Acquired Hemophilia

Common Name(s)

Acquired Hemophilia

Acquired hemophilia is a rare form of hemophilia in which the body makes specialized proteins called autoantibodies that attack and disable coagulation factors (proteins in the blood that assist with the clotting process).  The most common coagulation factor attacked is coagulation factor VIII, though other coagulation factors, including factor V and factor IX have been associated with the condition. The production of autoantibodies is sometimes associated with pregnancy, immune system disorders (e.g., systemic lupus erythematosus, rheumatoid arthritis, Sjogren syndrome), viral infections cancer, or allergic reactions to certain drugs. In about half of cases, the cause of acquired hemophilia is unknown. Treatment may vary from person to person.
 

Advocacy and Support Organizations

 

Condition Specific Organizations

Following organizations serve the condition "Acquired Hemophilia" for support, advocacy or research.

There are currently no organizations listed in Disease InfoSearch that support this condition. Create a listing.

 

 

General Support Organizations

Not finding the support you need? Show General Support Organizations

 
 
Top

How do you compare to others with this condition?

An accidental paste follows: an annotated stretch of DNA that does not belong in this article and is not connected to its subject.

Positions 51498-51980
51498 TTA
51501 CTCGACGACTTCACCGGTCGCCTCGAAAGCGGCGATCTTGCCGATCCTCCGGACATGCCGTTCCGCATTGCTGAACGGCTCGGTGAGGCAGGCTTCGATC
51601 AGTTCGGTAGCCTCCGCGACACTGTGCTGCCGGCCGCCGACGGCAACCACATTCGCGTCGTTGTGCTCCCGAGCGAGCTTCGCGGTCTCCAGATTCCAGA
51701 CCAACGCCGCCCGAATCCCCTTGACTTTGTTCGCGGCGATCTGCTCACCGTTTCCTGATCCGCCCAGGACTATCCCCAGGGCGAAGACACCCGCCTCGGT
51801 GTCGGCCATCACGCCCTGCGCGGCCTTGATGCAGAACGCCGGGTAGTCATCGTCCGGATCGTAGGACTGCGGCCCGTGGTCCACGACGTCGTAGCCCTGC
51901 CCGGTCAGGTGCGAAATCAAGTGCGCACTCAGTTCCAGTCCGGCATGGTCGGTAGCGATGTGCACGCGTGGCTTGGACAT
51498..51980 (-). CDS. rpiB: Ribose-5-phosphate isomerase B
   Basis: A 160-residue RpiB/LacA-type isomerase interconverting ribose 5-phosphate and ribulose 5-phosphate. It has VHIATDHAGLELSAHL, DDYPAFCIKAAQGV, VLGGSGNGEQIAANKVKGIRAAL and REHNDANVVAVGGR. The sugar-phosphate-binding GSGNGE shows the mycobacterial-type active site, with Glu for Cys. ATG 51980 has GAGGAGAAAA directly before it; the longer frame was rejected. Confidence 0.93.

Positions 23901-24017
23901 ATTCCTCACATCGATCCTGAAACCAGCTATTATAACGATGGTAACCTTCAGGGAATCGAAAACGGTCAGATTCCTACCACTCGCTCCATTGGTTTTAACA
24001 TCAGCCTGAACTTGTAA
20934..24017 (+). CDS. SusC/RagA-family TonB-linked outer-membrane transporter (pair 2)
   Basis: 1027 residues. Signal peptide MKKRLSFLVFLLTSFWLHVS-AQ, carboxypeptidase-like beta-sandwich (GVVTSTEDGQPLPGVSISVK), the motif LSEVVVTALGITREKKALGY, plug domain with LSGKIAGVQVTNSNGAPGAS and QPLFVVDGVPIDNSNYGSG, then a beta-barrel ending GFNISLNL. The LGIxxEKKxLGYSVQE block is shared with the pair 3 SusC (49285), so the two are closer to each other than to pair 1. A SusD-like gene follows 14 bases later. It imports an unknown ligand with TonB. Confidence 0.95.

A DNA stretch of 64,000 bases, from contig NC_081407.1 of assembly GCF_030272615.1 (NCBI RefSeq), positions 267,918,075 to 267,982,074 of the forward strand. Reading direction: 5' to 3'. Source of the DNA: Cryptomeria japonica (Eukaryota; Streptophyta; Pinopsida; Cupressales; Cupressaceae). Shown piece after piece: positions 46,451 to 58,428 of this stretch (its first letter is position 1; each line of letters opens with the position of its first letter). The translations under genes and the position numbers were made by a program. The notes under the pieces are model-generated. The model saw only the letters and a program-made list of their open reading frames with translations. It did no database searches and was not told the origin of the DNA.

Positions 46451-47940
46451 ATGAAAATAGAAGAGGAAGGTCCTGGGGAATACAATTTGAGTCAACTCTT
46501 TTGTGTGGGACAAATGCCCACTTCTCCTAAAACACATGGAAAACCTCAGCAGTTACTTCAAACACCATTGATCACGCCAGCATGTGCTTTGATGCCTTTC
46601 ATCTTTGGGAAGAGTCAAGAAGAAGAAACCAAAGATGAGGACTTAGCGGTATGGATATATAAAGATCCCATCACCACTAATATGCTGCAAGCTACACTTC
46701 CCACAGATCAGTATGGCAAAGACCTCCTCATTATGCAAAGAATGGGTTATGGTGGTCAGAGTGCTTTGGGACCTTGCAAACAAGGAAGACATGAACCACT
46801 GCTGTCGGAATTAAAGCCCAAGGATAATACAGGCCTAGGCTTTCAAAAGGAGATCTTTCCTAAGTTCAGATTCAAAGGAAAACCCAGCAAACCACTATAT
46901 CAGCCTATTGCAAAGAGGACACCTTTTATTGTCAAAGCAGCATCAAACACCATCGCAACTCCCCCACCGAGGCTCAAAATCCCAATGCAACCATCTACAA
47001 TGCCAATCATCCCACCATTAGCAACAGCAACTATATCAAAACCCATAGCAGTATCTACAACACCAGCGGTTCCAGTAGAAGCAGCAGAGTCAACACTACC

Privately answer questions about your health. Let resources, you select, come to you.

Anonymously share and see how your answers compare with others with this condition while privately providing key pieces of information to medical researchers, disease advocacy groups, and others ONLY YOU select to help speed up cures and better alternatives.

 
 

Advocacy and Support Organizations

 

Condition Specific Organizations

Following organizations serve the condition "Acquired Hemophilia" for support, advocacy or research.

There are currently no organizations listed in Disease InfoSearch that support this condition. Create a listing.

 

 

General Support Organizations

Not finding the support you need? Show General Support Organizations

 
 
 
 
Top

Scientific Literature

Articles from the PubMed Database

Research articles describe the outcome of a single study. They are the published results of original research.
The terms "Acquired Hemophilia" returned 83 free, full-text research articles on human participants. First 3 results:

Hemorrhagic pericardial effusion as the debut of acquired hemophilia in a chronic lymphocytic leukemia patient: A case report, and a review of acquired hemophilia A-related hematological malignancies.
 

Author(s): José María Bastida, María Teresa Cano-Mozo, Felix Lopez-Cadenas, Victor Eduardo Vallejo, Soraya Merchán, Cecilia Santos-Montón, David González-Calle, Javier Carrillo, Ana Africa Martín, Jose Angel Torres-Hernández, Marcos González, Francisco Martín-Herrero, Pedro Pabón, Jose Ramon González-Porras

Journal: Medicine (Baltimore). 2017 Nov;96(47):e8669.